Golden years mean golden veterinary care
Age isn't a disease, but it is true that seniors are more likely to develop disease than juvenile or adult pets. General practices play an important role by providing preventive care designed for each life stage a pet experiences. Most pet parents realize that as their pets age, they're likely to develop more medical problems. But their responses to the aging process are sometimes frustrating. We cringe when an owner says, "Rover's getting older now, so what's the sense of doing anything at this point?" We can't stop the clock, but there is a reason the life spans of our canine and feline friends are increasing: better medical care that begins earlier in the pet's life.
Fortunately, most clients today are much more compliant with recommended care for their seniors than even five or 10 years ago. With that in mind, the success with providing senior care is really based on how seriously team members believe in and advocate for it. Emphasis on this care is both medically gratifying and financially rewarding. If your clinic hasn't made this a high priority, this is a great time to do so.
Ask yourself this: Does your clinic truly focus on senior pet care? Sure, most small animal clinics run age-appropriate diagnostics for sick pets. But do you encourage special testing and diagnostics for seniors that look and act healthy? We often talk about clients being compliant, but the first step is asking if your clinic is compliant with the standard protocols practiced at high-quality clinics.The good news is that it's not too late to start. Or if you have a program, then this is a good opportunity to improve client compliance. As our practices see revenue from product sales and vaccine visits declining, it becomes much more important and gratifying to focus on medical care. To build a successful program, it's key to avoid cutting corners. Use these steps to get started.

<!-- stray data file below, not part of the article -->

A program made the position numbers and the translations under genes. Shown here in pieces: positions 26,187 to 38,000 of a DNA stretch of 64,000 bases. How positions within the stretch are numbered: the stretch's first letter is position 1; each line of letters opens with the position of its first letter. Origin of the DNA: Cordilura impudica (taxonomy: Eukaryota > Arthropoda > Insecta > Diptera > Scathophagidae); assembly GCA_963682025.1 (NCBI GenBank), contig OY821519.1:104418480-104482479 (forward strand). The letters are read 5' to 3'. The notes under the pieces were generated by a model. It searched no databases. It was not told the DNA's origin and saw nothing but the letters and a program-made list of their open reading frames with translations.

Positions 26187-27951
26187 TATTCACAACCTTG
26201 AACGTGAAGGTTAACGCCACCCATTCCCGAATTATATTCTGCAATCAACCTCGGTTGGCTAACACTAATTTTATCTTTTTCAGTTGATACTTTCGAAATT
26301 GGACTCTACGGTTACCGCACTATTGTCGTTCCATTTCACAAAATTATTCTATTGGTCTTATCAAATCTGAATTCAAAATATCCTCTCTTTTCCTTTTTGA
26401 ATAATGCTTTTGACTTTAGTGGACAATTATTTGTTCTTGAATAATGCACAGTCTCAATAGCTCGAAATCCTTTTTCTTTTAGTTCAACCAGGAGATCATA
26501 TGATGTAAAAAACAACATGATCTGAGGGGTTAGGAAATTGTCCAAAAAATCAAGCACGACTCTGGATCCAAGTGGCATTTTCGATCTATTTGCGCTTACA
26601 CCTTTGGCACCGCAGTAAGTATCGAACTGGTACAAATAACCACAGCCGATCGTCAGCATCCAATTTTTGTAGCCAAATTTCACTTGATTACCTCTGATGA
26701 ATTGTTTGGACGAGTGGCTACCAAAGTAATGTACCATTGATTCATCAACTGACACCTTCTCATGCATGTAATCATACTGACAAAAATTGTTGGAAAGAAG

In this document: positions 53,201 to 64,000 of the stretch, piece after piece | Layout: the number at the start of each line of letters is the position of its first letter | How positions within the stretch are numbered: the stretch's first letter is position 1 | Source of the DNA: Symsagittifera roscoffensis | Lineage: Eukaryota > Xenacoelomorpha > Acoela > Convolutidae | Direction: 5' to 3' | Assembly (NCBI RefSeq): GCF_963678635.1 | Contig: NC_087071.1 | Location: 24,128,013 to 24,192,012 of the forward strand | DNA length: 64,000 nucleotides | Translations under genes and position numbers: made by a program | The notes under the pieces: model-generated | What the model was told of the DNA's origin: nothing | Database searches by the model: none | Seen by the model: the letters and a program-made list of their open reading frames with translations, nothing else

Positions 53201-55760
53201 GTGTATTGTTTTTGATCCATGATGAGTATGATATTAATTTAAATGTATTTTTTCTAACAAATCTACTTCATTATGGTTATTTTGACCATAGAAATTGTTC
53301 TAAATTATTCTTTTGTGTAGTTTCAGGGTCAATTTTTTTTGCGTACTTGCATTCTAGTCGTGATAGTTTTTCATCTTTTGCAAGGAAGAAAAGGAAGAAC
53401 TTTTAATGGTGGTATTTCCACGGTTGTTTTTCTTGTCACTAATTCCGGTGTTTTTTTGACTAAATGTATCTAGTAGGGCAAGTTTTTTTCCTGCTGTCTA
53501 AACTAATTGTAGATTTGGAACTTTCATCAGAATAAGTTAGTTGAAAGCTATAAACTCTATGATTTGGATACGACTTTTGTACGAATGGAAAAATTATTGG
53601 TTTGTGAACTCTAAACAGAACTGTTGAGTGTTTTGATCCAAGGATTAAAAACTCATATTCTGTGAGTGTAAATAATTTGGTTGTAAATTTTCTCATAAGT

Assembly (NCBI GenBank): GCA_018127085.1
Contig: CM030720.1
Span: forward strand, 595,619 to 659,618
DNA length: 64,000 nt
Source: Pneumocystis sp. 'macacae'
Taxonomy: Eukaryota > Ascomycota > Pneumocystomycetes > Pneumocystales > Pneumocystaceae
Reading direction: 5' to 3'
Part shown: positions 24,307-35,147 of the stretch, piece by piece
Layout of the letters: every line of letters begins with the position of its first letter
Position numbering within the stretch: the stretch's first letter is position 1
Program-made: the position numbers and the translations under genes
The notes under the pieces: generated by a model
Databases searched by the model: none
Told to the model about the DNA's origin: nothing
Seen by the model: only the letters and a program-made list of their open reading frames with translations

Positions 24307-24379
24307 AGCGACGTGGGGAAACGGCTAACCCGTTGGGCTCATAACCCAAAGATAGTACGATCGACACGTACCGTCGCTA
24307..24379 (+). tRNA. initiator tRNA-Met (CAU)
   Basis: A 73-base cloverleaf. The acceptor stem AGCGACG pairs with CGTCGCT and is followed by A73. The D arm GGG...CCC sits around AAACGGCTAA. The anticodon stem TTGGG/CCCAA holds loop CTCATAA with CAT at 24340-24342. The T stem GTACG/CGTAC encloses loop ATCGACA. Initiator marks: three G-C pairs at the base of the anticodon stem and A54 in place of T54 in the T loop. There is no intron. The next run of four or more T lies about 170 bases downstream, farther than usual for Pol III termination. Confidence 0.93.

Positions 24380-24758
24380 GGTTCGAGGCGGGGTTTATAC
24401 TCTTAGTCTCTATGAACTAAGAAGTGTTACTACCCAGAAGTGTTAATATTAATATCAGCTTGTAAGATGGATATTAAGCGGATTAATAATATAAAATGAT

STEP 1: Educate yourself
Before you launch—or revamp—your program, use your practice software to determine the percentage of senior pets you serve. Most of us have an aging pet population. Nearly 50 percent of my patients are 7 years or older. The second question is, does senior screening often lead to early disease detection? Consult your reference lab for current data—they have plenty of it. In general, we found that about 20 percent of seniors have at least one abnormality that's worth tracking. If you now believe it's worth having a senior program in place, move on to step 2.
STEP 2: State your goal
Why are you launching a senior wellness program? For example, the goal of our senior program is to educate clients about age-appropriate preventive care for their senior pets and the significance or diagnostic tests to identify disease early.
STEP 3: Educate the team
If you want to focus on senior care, the whole team must speak "senior." Remember you can only be a good patient advocate if you really understand what you're promoting and why. If you're a manager, it's a good idea to host several one-hour meetings to briefly educate your team on common senior diseases, such as renal failure, diabetes, Cushing's disease, and hyperthyroidism, to name a few, and elaborate on how catching these early can lead to effective treatments. Create reading assignments to enhance what you're teaching and test everyone on it. The whole team should know the basics of common diseases. This is the best way to make sure every employee is an effective advocate.
STEP 4: Educate the pet parent
Create marketing and educational materials to help promote senior wellness care. Here are some elements of a program that you should keep in mind.